For some reason, I was unusually sleepy, so I lay down in the front seat and went to sleep immediately. Dad said I was really out for the count. My sleep lasted for one hour and 50 minutes. All of a sudden, at 1:50, I woke up. I lay there staring at the ceiling of the car and hearing a noise, which sounded like somebody making a steady, loud beat on a drum. I sat up and looked back at Dad, whose eyes were hardly open and whose hair was disheveled. He said some nut out in the middle of the street was beating on some barrels with a couple of sticks. I looked around and saw what he was talking about. By this time, the nut had awakened almost everybody around us, and some of them were quite unhappy. One man decided he had had enough and went out and threatened to work the nut over. He grabbed the sticks from the troublemaker, who then ran away in haste and was not heard from the rest of the night. Mrs. Kramer had called the police, but by the time they arrived, everything was quiet. However, I couldn’t go back to sleep so for three hours. I just watched the people and listened to the noise in the neighborhood.
At 5:00, the opening bomb awakened Dad. We sat around and talked for a few minutes and listened to the portable radio we had brought with us. About the only item on the news locally was the 500-mile race.
At 5:30, we went down to Gate 6 and watched the cars go into the infield. For a while, it seemed as if the cars would never stop coming. We saw hundreds of makes and models of cars and human beings, too.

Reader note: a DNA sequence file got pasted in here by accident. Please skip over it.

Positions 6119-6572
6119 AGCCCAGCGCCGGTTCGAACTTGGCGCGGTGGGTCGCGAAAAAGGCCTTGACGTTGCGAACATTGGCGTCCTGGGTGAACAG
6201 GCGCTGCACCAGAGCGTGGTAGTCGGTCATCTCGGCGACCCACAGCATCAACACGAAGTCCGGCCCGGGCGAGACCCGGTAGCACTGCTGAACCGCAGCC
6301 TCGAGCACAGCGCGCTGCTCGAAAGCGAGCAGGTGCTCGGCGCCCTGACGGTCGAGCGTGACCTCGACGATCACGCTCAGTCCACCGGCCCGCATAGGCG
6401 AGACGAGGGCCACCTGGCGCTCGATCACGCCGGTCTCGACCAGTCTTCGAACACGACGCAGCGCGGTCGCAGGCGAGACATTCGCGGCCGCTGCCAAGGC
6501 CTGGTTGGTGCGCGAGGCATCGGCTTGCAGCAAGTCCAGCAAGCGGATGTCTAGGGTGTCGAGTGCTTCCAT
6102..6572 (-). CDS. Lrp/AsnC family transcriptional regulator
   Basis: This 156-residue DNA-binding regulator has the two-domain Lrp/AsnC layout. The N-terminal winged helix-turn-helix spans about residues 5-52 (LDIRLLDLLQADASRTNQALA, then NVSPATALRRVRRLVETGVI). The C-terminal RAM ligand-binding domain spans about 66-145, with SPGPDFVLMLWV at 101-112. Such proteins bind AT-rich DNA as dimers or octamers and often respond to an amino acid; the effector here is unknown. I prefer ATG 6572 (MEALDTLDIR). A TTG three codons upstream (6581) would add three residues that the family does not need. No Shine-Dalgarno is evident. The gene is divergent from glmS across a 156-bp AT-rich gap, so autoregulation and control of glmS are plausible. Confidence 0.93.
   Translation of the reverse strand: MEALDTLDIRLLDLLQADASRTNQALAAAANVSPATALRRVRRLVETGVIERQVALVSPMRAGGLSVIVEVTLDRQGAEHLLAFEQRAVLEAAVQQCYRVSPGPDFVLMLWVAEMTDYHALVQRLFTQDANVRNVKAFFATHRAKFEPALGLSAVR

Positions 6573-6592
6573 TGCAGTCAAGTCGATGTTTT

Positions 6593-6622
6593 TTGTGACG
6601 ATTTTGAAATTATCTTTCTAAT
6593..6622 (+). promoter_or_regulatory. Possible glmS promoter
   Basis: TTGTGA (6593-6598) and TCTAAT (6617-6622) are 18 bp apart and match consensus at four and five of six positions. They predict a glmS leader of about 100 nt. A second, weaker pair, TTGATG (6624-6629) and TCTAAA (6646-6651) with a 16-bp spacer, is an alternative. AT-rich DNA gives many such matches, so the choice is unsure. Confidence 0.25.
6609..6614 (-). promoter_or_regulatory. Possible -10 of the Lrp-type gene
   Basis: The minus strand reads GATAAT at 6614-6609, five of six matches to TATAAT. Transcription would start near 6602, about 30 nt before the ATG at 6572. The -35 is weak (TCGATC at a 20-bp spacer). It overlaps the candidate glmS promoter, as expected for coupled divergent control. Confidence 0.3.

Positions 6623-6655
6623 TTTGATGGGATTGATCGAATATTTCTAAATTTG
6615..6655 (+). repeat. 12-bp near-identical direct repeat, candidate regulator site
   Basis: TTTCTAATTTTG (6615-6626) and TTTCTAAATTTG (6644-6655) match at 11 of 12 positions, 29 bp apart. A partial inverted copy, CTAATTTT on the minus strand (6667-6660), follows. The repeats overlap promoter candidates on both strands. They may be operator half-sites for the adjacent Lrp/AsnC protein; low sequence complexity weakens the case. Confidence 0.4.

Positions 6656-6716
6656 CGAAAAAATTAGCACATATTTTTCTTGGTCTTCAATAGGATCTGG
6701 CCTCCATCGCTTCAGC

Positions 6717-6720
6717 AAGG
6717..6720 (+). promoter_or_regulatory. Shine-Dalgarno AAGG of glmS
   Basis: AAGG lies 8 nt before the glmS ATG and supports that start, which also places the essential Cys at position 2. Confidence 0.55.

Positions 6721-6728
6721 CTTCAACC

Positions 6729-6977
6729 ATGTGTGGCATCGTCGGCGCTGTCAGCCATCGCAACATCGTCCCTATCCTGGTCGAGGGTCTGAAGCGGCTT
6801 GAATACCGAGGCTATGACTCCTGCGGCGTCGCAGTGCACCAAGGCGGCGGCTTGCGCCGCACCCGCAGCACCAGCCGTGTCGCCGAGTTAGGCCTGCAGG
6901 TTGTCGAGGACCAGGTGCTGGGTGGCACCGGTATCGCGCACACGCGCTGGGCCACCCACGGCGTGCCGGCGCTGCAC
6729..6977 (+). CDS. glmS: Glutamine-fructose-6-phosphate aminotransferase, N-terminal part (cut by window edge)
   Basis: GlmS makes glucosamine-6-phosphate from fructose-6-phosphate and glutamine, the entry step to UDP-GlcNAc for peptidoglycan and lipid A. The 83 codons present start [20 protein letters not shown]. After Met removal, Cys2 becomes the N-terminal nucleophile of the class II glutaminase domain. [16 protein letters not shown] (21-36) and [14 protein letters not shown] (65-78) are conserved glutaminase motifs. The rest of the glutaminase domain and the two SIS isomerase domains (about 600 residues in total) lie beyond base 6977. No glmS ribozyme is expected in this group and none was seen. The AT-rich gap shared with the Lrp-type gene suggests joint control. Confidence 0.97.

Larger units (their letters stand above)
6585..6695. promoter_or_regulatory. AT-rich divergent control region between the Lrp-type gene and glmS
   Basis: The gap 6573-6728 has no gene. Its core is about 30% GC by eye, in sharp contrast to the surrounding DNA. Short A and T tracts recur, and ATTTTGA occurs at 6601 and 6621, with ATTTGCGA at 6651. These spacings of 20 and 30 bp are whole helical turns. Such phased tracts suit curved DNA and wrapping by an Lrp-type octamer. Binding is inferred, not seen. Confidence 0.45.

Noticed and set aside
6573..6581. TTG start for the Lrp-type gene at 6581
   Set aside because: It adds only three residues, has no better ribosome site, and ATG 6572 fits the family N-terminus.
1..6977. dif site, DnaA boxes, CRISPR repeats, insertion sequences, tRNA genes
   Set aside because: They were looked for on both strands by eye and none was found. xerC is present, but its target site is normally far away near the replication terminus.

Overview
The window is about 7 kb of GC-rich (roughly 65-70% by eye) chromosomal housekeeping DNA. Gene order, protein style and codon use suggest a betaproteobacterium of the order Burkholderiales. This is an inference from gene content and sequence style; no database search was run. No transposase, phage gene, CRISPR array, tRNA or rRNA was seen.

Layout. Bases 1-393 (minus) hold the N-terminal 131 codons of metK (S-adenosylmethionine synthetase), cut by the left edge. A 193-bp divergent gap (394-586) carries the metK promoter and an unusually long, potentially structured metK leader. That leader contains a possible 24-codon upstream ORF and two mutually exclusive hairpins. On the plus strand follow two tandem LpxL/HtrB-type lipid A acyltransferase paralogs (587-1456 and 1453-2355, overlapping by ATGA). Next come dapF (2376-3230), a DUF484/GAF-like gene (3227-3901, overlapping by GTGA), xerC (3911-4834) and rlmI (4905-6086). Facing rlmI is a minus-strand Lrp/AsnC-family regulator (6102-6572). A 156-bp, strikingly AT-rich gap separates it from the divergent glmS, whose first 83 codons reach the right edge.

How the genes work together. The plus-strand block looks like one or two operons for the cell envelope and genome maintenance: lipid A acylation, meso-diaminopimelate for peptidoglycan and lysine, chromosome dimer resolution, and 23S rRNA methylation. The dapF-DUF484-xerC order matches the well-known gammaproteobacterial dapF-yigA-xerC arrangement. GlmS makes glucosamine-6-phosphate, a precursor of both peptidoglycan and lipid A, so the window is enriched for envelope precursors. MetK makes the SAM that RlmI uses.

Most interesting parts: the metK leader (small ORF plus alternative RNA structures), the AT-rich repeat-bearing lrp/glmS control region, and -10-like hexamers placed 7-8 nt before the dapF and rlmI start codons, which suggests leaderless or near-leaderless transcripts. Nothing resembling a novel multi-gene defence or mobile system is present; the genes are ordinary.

We went back to our car about 6:30. We had something new for breakfast this year. The night before, Mr. Kramer told us he and his wife were serving breakfast in the morning and that we were welcome to eat all we could for $1.00. Dad told him we would talk it over. We decided it sounded like a good deal and decided we’d go along with it. We ate in the dining room. I had two eggs, two pieces of bacon, two large glasses of milk and four pieces of toast. Dad had the same except that he drank coffee. It was the first decent breakfast in the six years we’ve been coming to see the race.
We left for the track at 8:00, and as soon as we got inside the gate, I bought a souvenir program and then we walked to the infield.
Dad asked me if I would like to see the backstretch of the track, so we did. We crossed the road dividing the Speedway infield in half and also walked over some of the nine-hole golf course. We arrived a short distance north of the southeast turn. We viewed the scenery for a few minutes and then went to our seats.
It was now 9:30. The biggest crowd ever was in attendance, approximately 200,000 people. The Speedway went back to the old way of starting the cars this year — that is, lining the cars up in eleven rows of three cars each. There were two pace laps, and the race got off to one of its best starts in history.
Roger Ward won the race with a new record speed of 135.857 mph. Jim Rathman finished second, and Johnny Thompson was third. Speed records were set for almost every lap.
After the race, we went back to the car and rested for a few minutes. We took off our shoes, lay down for a while, and had a little bit to eat. We left for home about 4:00 and stopped at Chrisman shortly after 6:00 and had a good, hot supper. As usual, it really tasted good.
We ran into intermittent rain all the way to Decatur. The worst rain was at Tuscola. We had to drive through several inches of water, and at the same time it was coming down so hard that we almost had to stop. From Decatur to Springfield, the skies were clearer. It was about 8:45 when we arrived home. Another safe and enjoyable trip was over.
Pace Car — Buick
Queen — Erin O’Brien